For this reason, the filtered water also goes through a further treatment phase before it is released. It is diluted with seawater to reduce the concentration of the remaining substances.

The Japanese government has said that at the end of the filtering process and testing, the treated water will be no different than that released from nuclear power plants in the rest of the world.


Tarachine volunteers collect marine samples near the Fukushima nuclear power plant

“The Invisible Enemy”

But the facts reported by authorities and experts are at odds with the fear reigning in Fukushima. There the memories of the “invisible enemy” as many call radiation linger.

After the disaster, the government established a 30 km exclusion zone around the power plant and evicted more than 150,000 people from the area. Since then there have been many changes, but to this day entire neighborhoods remain empty. Weeds cover the windows and roofs of longabandoned houses.

The signs on the facades have now faded, but the area’s narrow, deserted streets still have metal barriers and yellow police tape warning people to stay away.

The Tarachine lab itself is a testament to how much the community fears the “invisible enemy” despite the guarantees offered.

At the main lab, a volunteer shreds the cabbage to be tested to measure its gamma radiation, while another volunteer purifies the water before examining the sample.

In the hallway are sacks full of dirt and dust from vacuum cleaners that were taken from nearby houses. In the back of the room, food samples are dried before being tested for radiation levels.

Diagrams and maps of the nuclear power plant and the surrounding sea are marked in different colors on the walls to indicate the level of radiation and its range.

The women collect samples, but also test material sent to them by local residents.

“Some families brought us acorns, the nuts of the oak trees [para testar]” says Kimura. “In Japan, we use toothpicks to make circles out of acorns.” The government has no intention of testing them. Some mothers have asked us to measure radiation levels in local parks.”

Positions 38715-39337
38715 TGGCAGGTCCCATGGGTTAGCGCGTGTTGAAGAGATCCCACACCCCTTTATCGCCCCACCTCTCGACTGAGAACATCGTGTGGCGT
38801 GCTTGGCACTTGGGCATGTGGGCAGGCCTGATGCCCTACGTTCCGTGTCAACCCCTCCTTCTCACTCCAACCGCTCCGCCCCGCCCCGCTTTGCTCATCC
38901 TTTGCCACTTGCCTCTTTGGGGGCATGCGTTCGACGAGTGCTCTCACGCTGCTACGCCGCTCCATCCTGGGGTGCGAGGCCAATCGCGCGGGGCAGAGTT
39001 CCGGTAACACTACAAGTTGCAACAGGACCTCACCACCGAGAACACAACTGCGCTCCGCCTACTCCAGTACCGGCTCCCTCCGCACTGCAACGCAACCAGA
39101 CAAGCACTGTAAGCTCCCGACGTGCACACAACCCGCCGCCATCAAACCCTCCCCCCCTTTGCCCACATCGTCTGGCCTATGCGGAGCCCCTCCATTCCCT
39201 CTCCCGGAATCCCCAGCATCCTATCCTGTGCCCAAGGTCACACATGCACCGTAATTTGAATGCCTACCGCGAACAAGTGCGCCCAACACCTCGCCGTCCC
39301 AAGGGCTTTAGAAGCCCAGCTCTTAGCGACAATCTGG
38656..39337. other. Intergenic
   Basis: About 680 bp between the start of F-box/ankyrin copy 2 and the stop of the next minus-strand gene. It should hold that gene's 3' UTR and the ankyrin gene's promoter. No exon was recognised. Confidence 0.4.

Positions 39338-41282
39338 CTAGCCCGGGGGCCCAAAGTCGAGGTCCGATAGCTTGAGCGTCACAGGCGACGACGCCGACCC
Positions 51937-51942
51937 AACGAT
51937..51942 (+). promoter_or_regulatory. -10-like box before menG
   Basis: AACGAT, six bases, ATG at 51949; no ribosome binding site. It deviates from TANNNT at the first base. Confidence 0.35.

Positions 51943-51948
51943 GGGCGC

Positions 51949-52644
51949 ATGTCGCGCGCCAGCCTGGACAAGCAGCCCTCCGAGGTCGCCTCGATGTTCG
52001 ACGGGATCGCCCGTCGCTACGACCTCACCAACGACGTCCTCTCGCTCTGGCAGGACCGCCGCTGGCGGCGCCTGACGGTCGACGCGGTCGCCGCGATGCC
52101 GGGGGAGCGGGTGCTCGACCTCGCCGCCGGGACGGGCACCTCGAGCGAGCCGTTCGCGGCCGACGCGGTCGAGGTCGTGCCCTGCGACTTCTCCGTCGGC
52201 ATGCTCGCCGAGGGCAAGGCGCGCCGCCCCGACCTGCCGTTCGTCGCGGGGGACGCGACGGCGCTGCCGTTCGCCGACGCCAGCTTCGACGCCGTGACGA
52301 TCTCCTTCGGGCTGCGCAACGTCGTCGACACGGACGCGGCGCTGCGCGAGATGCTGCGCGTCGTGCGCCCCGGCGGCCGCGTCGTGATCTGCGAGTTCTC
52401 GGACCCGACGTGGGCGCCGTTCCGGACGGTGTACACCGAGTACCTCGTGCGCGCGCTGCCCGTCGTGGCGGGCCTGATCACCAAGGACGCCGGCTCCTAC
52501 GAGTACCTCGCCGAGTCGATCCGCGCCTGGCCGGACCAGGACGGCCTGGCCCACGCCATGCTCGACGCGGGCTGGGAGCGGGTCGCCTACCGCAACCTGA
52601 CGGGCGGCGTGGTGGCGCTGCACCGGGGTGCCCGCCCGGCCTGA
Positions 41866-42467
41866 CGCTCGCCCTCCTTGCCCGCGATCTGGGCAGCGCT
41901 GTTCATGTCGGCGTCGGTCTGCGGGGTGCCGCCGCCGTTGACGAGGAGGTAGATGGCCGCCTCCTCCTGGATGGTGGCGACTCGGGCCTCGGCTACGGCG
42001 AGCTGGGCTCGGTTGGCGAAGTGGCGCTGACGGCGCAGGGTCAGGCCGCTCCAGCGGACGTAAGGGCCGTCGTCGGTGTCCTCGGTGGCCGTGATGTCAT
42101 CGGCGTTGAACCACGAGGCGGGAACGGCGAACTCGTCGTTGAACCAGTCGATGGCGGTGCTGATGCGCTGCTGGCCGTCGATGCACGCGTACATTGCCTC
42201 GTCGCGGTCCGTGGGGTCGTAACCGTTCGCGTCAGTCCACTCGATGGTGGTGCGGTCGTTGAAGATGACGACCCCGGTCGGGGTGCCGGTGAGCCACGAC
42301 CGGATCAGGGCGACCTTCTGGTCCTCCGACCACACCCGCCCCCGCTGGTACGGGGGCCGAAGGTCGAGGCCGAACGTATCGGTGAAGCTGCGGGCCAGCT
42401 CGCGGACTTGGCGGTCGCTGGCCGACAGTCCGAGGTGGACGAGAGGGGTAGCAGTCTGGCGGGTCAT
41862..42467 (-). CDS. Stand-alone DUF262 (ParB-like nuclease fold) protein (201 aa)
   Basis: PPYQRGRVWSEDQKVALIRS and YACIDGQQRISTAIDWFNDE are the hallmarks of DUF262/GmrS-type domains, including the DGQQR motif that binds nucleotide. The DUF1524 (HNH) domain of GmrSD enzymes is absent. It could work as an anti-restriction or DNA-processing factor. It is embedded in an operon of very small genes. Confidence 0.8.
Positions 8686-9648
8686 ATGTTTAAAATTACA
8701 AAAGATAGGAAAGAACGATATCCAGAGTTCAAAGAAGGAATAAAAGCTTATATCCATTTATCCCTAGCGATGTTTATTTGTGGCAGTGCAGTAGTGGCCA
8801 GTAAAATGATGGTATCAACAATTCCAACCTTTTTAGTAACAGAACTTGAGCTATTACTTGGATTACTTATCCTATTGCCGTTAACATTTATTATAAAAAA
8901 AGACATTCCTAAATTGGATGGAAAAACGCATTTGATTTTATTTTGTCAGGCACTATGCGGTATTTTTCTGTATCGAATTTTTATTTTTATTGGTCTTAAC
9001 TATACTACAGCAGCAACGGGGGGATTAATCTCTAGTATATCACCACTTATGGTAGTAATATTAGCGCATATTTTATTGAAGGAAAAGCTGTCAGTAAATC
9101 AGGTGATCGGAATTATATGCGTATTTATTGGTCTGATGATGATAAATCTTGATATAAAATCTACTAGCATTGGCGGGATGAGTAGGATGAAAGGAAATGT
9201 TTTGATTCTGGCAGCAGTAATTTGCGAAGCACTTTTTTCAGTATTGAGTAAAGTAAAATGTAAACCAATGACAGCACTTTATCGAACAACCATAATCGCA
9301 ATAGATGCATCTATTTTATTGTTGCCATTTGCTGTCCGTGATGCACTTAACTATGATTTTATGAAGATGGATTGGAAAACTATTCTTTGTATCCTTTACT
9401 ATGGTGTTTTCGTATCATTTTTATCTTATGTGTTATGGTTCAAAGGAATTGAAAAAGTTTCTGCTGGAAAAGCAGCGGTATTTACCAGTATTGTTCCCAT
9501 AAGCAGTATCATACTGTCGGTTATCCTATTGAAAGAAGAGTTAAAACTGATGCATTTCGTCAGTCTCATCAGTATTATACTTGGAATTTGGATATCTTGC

The laboratory analyzes all types of samples to detect radioactive substances such as strontium90, tritium and cesium134 and 137 and follows their concentration over the years.

“We post all of our results on our website for everyone to see,” adds Kimura.

“We were able to confirm that the radioactive substances in the foods we tested gradually decreased,” she says.

“When they release the water, they end up nullifying the force of nature that brought it to this level.”


Ai Kimura tests samples at the Tarachine lab to determine radiation levels

Kimura sees the containment plan as a major step backwards. She says there are still “emotional wounds” from the 2011 disaster and this decision reopens those wounds.

The plan, which has been in the works for two years, is a necessary step in the costly and timeconsuming cleanup process, experts say.

In order to decommission the plant, the radioactive waste must be removed from the melted reactors. To do this, they first have to divert the water that has been used to cool the reactors since the tsunami disaster in 2011.

In March, Akira Ono, Tepco’s official in charge of decommissioning the plant, told the Associated Press that the damage to the reactors is only now beginning to be fully understood.